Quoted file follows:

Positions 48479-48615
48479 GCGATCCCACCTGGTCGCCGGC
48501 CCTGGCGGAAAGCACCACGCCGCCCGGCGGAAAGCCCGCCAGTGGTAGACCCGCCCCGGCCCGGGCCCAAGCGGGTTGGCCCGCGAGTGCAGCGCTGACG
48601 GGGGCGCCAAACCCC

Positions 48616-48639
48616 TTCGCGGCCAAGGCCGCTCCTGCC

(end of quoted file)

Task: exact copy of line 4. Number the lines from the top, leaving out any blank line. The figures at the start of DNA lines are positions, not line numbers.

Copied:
48601 GGGGCGCCAAACCCC